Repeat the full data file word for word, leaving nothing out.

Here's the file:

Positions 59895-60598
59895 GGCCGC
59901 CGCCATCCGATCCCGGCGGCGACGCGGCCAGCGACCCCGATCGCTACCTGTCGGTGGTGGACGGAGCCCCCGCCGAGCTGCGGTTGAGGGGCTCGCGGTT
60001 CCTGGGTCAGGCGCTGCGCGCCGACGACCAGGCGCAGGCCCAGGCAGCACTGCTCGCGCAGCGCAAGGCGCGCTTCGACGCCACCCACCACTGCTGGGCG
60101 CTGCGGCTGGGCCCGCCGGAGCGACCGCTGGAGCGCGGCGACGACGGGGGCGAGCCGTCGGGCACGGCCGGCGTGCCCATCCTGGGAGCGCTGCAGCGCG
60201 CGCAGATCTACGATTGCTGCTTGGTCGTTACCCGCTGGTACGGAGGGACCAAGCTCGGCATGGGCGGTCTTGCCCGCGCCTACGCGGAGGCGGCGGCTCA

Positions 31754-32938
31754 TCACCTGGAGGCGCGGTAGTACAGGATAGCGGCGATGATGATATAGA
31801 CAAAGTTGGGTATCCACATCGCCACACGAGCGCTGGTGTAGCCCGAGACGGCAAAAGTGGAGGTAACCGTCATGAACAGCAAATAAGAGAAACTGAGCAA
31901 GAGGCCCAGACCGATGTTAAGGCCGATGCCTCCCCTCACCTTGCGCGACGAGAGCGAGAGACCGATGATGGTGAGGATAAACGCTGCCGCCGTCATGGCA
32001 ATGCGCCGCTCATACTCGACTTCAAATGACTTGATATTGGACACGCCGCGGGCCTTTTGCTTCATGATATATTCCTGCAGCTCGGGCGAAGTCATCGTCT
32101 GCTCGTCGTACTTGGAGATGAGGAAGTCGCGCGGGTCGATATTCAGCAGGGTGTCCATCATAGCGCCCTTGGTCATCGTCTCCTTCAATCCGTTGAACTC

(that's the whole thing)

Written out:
Positions 59895-60598
59895 GGCCGC
59901 CGCCATCCGATCCCGGCGGCGACGCGGCCAGCGACCCCGATCGCTACCTGTCGGTGGTGGACGGAGCCCCCGCCGAGCTGCGGTTGAGGGGCTCGCGGTT
60001 CCTGGGTCAGGCGCTGCGCGCCGACGACCAGGCGCAGGCCCAGGCAGCACTGCTCGCGCAGCGCAAGGCGCGCTTCGACGCCACCCACCACTGCTGGGCG
60101 CTGCGGCTGGGCCCGCCGGAGCGACCGCTGGAGCGCGGCGACGACGGGGGCGAGCCGTCGGGCACGGCCGGCGTGCCCATCCTGGGAGCGCTGCAGCGCG
60201 CGCAGATCTACGATTGCTGCTTGGTCGTTACCCGCTGGTACGGAGGGACCAAGCTCGGCATGGGCGGTCTTGCCCGCGCCTACGCGGAGGCGGCGGCTCA

Positions 31754-32938
31754 TCACCTGGAGGCGCGGTAGTACAGGATAGCGGCGATGATGATATAGA
31801 CAAAGTTGGGTATCCACATCGCCACACGAGCGCTGGTGTAGCCCGAGACGGCAAAAGTGGAGGTAACCGTCATGAACAGCAAATAAGAGAAACTGAGCAA
31901 GAGGCCCAGACCGATGTTAAGGCCGATGCCTCCCCTCACCTTGCGCGACGAGAGCGAGAGACCGATGATGGTGAGGATAAACGCTGCCGCCGTCATGGCA
32001 ATGCGCCGCTCATACTCGACTTCAAATGACTTGATATTGGACACGCCGCGGGCCTTTTGCTTCATGATATATTCCTGCAGCTCGGGCGAAGTCATCGTCT
32101 GCTCGTCGTACTTGGAGATGAGGAAGTCGCGCGGGTCGATATTCAGCAGGGTGTCCATCATAGCGCCCTTGGTCATCGTCTCCTTCAATCCGTTGAACTC